Blyn's account of Indian agriculture is pessimistic, showing that food-grain availability held up only at times of minimal population growth, and that cash-crop output was dependent on the unstable stimulus of international demand. His estimates have been subjected to minute scrutiny, and the fragilety of their empirical base expounded at length. Estimates of agricultural output based on direct measurements derived from rigorous and wide-ranging crop-cutting experiments were not widely available until the 1940s. It is undeniable that much of the raw data for crop output and yields before that was gathered very casually as part of the fiscal system, and the linkage between land tax and output estimates may have encouraged under-reporting, especially as the British bureaucracy progressively gave up day-to-day supervision of rural administration after the political reforms of 1919. However, despite these distortions, the available data all suggest that, m the aggregate, agricultural yields were largely static in colonial India, especially for the subsistence crops that provided the basic needs of the rural population. Thus, while foodgrain and non-foodgrain output may both have risen faster than population from 1860 to 1920, even optimists accept that foodgrain output lagged behind population growth between 1920 and 1947. (3)
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All this does not mean that the rural economy lacked pockets of dynamism. For the Punjab, one of the most prominent areas of agricultural advance during the first half of the twentieth century, recent recalculations have suggested that new investment, technology and enterprise led to considerable increases in the yields of wheat, cotton and sugarcane, mostly as the result of the expansion of the irrigated acreage, but also thanks to the introduction of new varieties of crop and changes in the cropping pattern. However, while yields of sugarcane, cotton and wheat increased, those of other food-grains declined, especially that of gram (a staple inferior' food-grain used by poorer consumers) which was hit by fungal disease and adverse weather conditions in the 1930s and 1940s. Overall, the annual growth rate of total food-grain output was no more than one per cent between 1907 and 1947, which was less than the growth in provincial population during the period. (4)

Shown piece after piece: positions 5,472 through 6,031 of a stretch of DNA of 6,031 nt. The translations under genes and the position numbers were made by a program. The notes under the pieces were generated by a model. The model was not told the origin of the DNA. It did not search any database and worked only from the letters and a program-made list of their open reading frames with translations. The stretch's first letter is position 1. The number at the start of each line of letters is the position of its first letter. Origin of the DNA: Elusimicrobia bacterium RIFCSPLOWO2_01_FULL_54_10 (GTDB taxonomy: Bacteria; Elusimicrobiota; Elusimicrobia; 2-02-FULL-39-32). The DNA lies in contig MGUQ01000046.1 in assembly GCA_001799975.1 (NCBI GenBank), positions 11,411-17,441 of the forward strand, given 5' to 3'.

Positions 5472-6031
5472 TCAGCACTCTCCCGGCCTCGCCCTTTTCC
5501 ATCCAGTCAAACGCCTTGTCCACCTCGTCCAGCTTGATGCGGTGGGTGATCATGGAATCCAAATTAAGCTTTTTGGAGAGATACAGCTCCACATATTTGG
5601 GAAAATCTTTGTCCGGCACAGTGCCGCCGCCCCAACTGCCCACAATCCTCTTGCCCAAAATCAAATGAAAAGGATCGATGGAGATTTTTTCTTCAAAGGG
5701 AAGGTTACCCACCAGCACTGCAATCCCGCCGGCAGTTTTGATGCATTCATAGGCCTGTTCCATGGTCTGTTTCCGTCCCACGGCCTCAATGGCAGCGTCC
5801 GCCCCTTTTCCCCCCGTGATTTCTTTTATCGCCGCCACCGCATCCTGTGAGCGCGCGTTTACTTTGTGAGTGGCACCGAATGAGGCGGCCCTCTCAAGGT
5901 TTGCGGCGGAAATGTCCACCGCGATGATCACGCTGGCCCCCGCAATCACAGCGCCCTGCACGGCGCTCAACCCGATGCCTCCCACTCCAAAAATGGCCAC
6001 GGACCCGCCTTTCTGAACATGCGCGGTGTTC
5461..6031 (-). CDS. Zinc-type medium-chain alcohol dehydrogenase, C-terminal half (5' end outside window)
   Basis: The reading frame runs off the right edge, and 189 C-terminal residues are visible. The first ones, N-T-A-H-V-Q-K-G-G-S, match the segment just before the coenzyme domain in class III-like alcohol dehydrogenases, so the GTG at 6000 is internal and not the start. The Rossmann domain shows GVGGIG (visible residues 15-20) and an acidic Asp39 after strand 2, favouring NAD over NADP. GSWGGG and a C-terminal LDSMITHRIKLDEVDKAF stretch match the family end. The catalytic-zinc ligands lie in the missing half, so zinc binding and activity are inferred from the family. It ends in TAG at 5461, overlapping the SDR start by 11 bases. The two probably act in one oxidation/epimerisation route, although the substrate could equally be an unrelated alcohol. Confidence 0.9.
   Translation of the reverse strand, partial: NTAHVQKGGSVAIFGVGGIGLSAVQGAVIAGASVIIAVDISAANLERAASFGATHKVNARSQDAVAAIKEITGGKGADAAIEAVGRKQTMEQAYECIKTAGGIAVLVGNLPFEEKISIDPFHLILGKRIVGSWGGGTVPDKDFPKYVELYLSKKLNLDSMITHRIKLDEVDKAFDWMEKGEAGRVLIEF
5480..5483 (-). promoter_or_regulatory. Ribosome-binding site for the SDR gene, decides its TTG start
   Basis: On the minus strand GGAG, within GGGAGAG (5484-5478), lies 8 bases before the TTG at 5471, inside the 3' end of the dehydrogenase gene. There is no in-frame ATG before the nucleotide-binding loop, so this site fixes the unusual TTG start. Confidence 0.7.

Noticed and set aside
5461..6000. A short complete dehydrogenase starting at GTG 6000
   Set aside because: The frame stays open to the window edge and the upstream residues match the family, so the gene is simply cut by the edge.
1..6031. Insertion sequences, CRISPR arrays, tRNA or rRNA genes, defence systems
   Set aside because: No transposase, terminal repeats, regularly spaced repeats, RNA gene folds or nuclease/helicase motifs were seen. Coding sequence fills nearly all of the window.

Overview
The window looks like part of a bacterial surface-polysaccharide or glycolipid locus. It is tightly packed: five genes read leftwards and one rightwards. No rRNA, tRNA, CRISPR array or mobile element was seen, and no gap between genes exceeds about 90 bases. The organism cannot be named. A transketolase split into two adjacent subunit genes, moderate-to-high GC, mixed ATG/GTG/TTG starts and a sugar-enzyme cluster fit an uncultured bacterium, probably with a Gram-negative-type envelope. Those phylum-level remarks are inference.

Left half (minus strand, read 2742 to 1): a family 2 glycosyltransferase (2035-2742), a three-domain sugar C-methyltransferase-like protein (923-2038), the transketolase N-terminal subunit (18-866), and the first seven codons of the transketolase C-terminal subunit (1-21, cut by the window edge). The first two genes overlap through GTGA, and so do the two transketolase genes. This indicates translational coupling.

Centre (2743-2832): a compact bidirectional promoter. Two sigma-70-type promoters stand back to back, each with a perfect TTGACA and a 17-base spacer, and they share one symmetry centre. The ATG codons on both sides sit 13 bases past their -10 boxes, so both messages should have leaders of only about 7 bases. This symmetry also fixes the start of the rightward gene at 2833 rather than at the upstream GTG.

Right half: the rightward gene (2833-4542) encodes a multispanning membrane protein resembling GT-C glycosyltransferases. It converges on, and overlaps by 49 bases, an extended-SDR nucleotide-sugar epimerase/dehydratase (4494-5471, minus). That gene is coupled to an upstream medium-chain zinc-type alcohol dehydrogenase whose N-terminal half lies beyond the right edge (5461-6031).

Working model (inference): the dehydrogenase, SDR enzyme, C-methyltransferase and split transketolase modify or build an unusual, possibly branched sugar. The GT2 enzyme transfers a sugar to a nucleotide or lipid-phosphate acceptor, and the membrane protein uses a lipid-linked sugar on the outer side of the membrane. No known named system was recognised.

The Punjab was not the only area where some agricultural growth, underpinned by technological change and capital investment, occurred during the late nineteenth and early twentieth centuries. Parts of the western United Provinces experienced a Punjab-style canal-based output boom between 1880 and 1920, and new cash crops for export such as cotton and groundnuts brought considerable advance in dry regions of Maharashtra and Madras in the decade after 1900. In the same period expanding acreage in both Gujerat and parts of Bengal led to output growth, while the arrival of the wheat frontier' in the Narmada valley in central India after 1880 caused extensive changes in economic activity and social relations. However, these patches of growth were rarely sustained, nor did they usually transform the locality through a process of long-term social or economic change; rather they ended, in Christopher Baker's graphic description, with the usual range of rural predators - the rentier, the usurer, the carpet-bagger and the State - fastening on like leeches to any red-bloodied example of growth'. (5) The crucial issue for historians of Indian agricultural performance is not to explain the absence of growth, but to discover why such growth as did take place remained isolated, spasmodic and short-lived.